Presentation Title

Vulnerability and Adaptation Strategies of Pteropods in the California Current Ecosystem

Session Title

Session S-05A: Frontiers of Ocean Acidification Research in the Salish Sea

Conference Track

Ocean Acidification

Conference Name

Salish Sea Ecosystem Conference (2014 : Seattle, Wash.)

Contributing Repository

Digital content made available by University Archives, Heritage Resources, Western Libraries, Western Washington University.

Start Date

1-5-2014 10:30 AM

End Date

1-5-2014 12:00 PM

Abstract

The ocean uptake of anthropogenic CO2 has shoaled the aragonite saturation horizon in the California Current Ecosystem, but only a few studies to date have demonstrated widespread biological impacts of ocean acidification under present-day conditions. Pteropods are especially important for their role in carbon flux and energy transfer in pelagic ecosystems. In the California Current Ecosystem, conditions are becoming increasing unfavorable for sustaining shell maintenance because of enhanced dissolution. Our results show a strong positive correlation between the proportion of pteropods with severe dissolution and the percentage of the water column that is undersaturated with respect to aragonite. From this relationship, we are able to determine the extent of dissolution for the pre-industrial era, 2011, and 2050. Our calculations show that dissolution has increased by 30% since the beginning of the industrial era, and could increase to 70% by 2050. Although dissolution is occurring in most of the investigated pteropod species, some species have changed their daily vertical distribution pattern by migrating to upper supersaturated waters to avoid corrosive waters, a potential indication of an adaptation strategy to ocean acidification.

Rights

This resource is displayed for educational purposes only and may be subject to U.S. and international copyright laws. For more information about rights or obtaining copies of this resource, please contact University Archives, Heritage Resources, Western Libraries, Western Washington University, Bellingham, WA 98225-9103, USA (360-650-7534; heritage.resources@wwu.edu) and refer to the collection name and identifier. Any materials cited must be attributed to the Salish Sea Ecosystem Conference Records, University Archives, Heritage Resources, Western Libraries, Western Washington University.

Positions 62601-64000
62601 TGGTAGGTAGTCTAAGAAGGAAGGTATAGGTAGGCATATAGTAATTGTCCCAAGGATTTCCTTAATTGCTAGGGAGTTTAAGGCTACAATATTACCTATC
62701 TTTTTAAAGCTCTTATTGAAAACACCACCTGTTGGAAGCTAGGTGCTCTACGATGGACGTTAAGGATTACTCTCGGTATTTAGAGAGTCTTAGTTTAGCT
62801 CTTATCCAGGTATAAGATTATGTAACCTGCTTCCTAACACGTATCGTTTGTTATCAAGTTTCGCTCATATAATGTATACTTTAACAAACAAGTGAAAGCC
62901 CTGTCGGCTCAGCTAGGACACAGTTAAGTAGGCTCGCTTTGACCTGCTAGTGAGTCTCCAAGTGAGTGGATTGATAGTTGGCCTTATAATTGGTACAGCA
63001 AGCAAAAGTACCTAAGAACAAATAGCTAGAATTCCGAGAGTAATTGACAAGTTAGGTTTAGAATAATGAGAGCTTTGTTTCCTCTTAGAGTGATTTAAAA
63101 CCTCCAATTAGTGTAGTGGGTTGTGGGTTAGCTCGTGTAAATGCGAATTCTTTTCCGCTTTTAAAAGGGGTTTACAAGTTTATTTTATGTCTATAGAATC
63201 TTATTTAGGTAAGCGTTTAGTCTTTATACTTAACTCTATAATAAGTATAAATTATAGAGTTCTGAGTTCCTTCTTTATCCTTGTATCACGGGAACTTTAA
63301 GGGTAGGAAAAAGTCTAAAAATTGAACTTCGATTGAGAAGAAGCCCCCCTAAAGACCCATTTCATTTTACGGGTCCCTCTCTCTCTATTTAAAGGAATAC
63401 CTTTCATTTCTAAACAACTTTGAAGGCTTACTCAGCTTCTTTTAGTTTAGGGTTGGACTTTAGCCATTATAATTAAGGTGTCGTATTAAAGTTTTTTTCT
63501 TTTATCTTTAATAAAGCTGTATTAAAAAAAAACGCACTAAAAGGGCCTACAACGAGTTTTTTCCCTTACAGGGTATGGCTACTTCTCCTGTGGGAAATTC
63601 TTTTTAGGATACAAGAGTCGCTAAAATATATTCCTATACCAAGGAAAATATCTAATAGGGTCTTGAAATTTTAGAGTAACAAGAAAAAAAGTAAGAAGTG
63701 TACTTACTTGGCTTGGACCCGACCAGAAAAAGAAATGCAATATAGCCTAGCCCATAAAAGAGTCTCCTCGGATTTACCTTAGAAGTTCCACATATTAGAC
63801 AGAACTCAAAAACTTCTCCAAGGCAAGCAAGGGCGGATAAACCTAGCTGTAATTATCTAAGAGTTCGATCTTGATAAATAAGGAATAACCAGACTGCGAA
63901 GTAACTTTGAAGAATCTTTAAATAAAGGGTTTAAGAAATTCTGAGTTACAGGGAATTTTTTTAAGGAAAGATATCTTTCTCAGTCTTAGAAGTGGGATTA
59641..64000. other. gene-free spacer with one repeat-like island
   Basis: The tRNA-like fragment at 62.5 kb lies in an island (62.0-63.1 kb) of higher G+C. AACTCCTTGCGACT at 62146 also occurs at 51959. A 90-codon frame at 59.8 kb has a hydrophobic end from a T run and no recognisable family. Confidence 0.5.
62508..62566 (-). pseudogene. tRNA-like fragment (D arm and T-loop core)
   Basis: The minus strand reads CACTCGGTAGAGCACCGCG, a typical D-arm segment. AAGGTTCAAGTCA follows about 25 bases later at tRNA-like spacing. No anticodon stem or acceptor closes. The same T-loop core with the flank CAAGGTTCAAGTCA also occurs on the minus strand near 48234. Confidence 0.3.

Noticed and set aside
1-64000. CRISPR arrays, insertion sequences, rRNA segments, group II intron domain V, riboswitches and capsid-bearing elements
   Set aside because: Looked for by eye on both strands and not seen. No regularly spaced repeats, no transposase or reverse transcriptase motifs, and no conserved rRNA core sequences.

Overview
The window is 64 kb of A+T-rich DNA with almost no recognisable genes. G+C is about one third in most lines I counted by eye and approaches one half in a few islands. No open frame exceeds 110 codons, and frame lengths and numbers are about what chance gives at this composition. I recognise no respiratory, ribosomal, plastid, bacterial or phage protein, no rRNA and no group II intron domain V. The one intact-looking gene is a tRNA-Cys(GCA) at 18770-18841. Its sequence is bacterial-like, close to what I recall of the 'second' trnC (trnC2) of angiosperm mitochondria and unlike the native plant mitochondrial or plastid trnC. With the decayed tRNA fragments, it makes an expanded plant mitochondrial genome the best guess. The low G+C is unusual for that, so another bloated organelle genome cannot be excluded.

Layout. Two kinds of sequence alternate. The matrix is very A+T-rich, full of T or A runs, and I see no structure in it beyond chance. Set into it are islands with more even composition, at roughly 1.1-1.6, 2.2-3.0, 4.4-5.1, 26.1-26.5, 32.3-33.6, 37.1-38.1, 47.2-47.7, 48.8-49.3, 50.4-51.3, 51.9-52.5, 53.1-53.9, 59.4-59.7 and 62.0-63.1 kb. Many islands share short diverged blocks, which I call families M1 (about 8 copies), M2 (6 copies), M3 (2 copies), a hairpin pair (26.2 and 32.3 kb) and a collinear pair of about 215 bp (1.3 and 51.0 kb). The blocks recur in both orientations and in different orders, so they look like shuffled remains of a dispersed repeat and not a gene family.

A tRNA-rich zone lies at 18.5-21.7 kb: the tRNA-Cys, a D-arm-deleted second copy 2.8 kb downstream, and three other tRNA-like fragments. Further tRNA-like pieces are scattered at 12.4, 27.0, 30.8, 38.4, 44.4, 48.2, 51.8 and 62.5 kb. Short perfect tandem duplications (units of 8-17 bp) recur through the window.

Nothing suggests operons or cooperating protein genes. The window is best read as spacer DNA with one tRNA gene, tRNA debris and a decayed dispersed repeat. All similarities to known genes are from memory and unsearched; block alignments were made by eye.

Language

English

Format

application/pdf

Type

Text

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May 1st, 10:30 AM May 1st, 12:00 PM

Vulnerability and Adaptation Strategies of Pteropods in the California Current Ecosystem

Room 615-616-617

The ocean uptake of anthropogenic CO2 has shoaled the aragonite saturation horizon in the California Current Ecosystem, but only a few studies to date have demonstrated widespread biological impacts of ocean acidification under present-day conditions. Pteropods are especially important for their role in carbon flux and energy transfer in pelagic ecosystems. In the California Current Ecosystem, conditions are becoming increasing unfavorable for sustaining shell maintenance because of enhanced dissolution. Our results show a strong positive correlation between the proportion of pteropods with severe dissolution and the percentage of the water column that is undersaturated with respect to aragonite. From this relationship, we are able to determine the extent of dissolution for the pre-industrial era, 2011, and 2050. Our calculations show that dissolution has increased by 30% since the beginning of the industrial era, and could increase to 70% by 2050. Although dissolution is occurring in most of the investigated pteropod species, some species have changed their daily vertical distribution pattern by migrating to upper supersaturated waters to avoid corrosive waters, a potential indication of an adaptation strategy to ocean acidification.